Women’s World Cup – Things We Learned: Day 6

You may have noticed that I picked France to go to the finals of the World Cup. Based primarily on Lyon’s Champions League run and the camaraderie (and skill on the ball) they have, that one seems like a fantastic pick, and makes me feel like I know what I’m talking about.

Hopefully you didn’t notice that I picked Japan to bow out of the World Cup a the group stage, primarily due to a lack of finishing ability and a lack of size in a group that included a couple of physical teams in New Zealand and England. That pick? Well, most certainly I look like an idiot and makes me feel like I have absolutely no idea what I’m doing.

I’m sure the truth is somewhere in the middle.

And so we trudge on, here are the 10 things we learned in Day 6 of Germany 2011:

1) Don’t foul Japan anywhere near your final third

On the surface, Japan – and their lack of height – would not be a dangerous team on set pieces. But Aya Miyama’s service has been more than excellent, it’s been nearly perfect, resulting directly in three goals in Japan’s first two games.
Someone brought up the fact that the men’s team was also pretty good on set pieces, and – to me, at least – it’s just a matter of having a person who can serve the ball well, for the Japan men it was Keisuke Honda, who continues to star in the Russian League with CSKA Moscow.

2) The last day of group action may not be terribly exciting

It’s possible that Mexico could beat New Zealand, but to make up the goal differential deficit they currently face is asking a bit too much, methinks.
So, basically, we have four teams already in the quarterfinals: Germany, France, Japan, and England. If the United States beats Colombia as expected and Sweden can top North Korea, those two teams will have qualified as well, which leaves Group D where Norway and Australia don’t meet until the third game, which may give us the only drama, at least as who will qualify.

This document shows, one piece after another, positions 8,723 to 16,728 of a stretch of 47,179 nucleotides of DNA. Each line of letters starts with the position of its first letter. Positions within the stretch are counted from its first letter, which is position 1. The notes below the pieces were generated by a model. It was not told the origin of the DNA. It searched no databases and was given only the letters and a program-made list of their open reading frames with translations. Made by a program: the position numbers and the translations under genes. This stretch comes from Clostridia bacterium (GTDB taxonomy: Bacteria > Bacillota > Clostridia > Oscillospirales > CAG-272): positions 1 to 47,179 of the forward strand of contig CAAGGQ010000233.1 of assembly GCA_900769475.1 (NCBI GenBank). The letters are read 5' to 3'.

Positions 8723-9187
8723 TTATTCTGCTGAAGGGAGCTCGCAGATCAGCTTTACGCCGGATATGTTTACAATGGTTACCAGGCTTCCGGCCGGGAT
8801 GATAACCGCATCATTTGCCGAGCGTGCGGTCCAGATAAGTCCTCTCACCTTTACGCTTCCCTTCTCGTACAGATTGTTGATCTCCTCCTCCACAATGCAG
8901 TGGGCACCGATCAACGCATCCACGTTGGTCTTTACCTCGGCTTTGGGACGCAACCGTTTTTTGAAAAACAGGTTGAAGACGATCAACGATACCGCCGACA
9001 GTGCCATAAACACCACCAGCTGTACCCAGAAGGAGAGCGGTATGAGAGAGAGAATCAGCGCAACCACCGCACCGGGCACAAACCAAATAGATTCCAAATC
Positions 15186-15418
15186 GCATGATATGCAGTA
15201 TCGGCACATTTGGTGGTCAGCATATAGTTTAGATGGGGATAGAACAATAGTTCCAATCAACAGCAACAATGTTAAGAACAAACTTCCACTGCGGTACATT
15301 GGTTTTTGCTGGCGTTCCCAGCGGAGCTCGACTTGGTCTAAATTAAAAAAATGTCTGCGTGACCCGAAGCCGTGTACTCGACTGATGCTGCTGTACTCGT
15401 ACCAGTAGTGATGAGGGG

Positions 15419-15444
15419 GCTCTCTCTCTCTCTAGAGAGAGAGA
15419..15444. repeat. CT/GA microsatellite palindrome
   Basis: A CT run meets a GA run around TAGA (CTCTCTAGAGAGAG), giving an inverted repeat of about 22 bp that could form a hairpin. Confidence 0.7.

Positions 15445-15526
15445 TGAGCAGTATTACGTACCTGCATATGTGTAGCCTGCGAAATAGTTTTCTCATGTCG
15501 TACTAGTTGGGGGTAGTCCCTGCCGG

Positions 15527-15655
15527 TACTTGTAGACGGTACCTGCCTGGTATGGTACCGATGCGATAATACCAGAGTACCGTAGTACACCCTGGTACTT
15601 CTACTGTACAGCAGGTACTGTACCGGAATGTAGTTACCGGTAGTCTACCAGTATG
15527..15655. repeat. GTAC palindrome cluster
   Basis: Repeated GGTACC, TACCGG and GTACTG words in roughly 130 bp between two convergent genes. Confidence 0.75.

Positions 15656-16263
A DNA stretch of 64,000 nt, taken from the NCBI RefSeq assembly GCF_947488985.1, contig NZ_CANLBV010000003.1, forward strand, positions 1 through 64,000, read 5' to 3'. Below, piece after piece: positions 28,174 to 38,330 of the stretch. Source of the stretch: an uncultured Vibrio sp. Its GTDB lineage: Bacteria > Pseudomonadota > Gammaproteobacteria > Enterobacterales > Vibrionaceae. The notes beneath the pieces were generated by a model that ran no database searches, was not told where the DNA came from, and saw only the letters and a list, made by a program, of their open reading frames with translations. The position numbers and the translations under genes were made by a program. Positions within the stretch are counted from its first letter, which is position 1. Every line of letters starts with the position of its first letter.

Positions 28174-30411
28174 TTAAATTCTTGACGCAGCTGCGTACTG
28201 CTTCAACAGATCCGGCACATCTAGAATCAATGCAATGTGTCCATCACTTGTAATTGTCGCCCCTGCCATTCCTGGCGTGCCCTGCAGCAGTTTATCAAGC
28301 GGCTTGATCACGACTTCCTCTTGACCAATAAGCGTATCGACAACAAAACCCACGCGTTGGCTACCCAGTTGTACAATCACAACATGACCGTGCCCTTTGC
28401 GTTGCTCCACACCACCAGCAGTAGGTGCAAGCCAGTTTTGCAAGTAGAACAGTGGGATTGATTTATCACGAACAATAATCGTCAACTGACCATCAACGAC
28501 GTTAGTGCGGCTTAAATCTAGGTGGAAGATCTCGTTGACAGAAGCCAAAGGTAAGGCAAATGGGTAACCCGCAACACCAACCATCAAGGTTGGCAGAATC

There is still seeding to worry about.

3) Japan’s fourth goal should be shown at clinics everywhere

It gets a little bit of an asterisk because Mexico was chasing the game and was pretty tired by the 80th minute, but a 14-pass sequence that was primarily one and two touch and covering almost the entire field, finished off by an overlapping right back (Yukari Kinga), a dummy front-post run (Yuki Nagasato), and cut back pass to Homare Sawa for the nice finish?
Brilliant. Sadly, I forgot and erased the game off my DVR as soon as the match ended. D’oh.

4) Hat tricks are actually very rare at the Women’s World Cup

Sawa’s hat trick was only the 14th in World Cup history, with Norway’s Ragnhild Gulbrandsen getting the last one in 2007 against Ghana (in a 7-2 win) in the group stage.
The only other three hat tricks in 2007 all happened in the same game, as Germany throttled Argentina 11-0 behind three goals each from Birgit Prinz, Renate Lingor, and Sandra Smisek.
Japan actually had a hat trick in 2003 as well, Mio Otani came off the bench to also exploit Argentina 6-0 (in a game Sawa also had two goals.)
Amazingly, to find the last United States hat trick (and the only two in U.S. history) you have to go back to the first World Cup in 1991, in the semfinals, Carin Jennings (now a fine coach at Navy) did the trick in a 5-2 semifinal win over Germany. In the quarterfinal, Michelle Akers (who had a nice piece in Sports Illustrated this week) had five goals in a 7-0 win over Chinese Taipei. That’s it, just two.

5) Alina Garciamendez had a tough time dealing with Japan’s movement

Ironically, you may be able to point to this as a development problem for U.S. soccer. Garciamendez came up through U.S. youth clubs and played very well against England, but the movement and ability off the ball of the Japanese had her completely baffled.
Sadly, you just don’t see that kind of stuff at the college level (and Garciamendez is among the best at one of the best in Stanford), and maybe you should. So far we’ve seen it from France and Japan, certainly.

6) Jill Scott put England on her back

New Zealand accounted for Kelly Smith fairly well, and no matter who Hope Powell was trying on the outside, England wasn’t able to break through. But Jill Scott, whose build would seem better suited to a center back, took over the game, even before she got the equalizing goal. She was winning everything in the midfield, and that started to put a tiring New Zealand squad under more and more pressure.
Alex Scott’s cross in the 63rd minute was perfect, as was Jill’s header, and 20 minutes later, when New Zealand going for a winner, Jill Scott had the stamina to get into the box, and the composure to lay the ball off to substitute Jess Clarke for the winner. Women of the Match, for my money, fairly easily.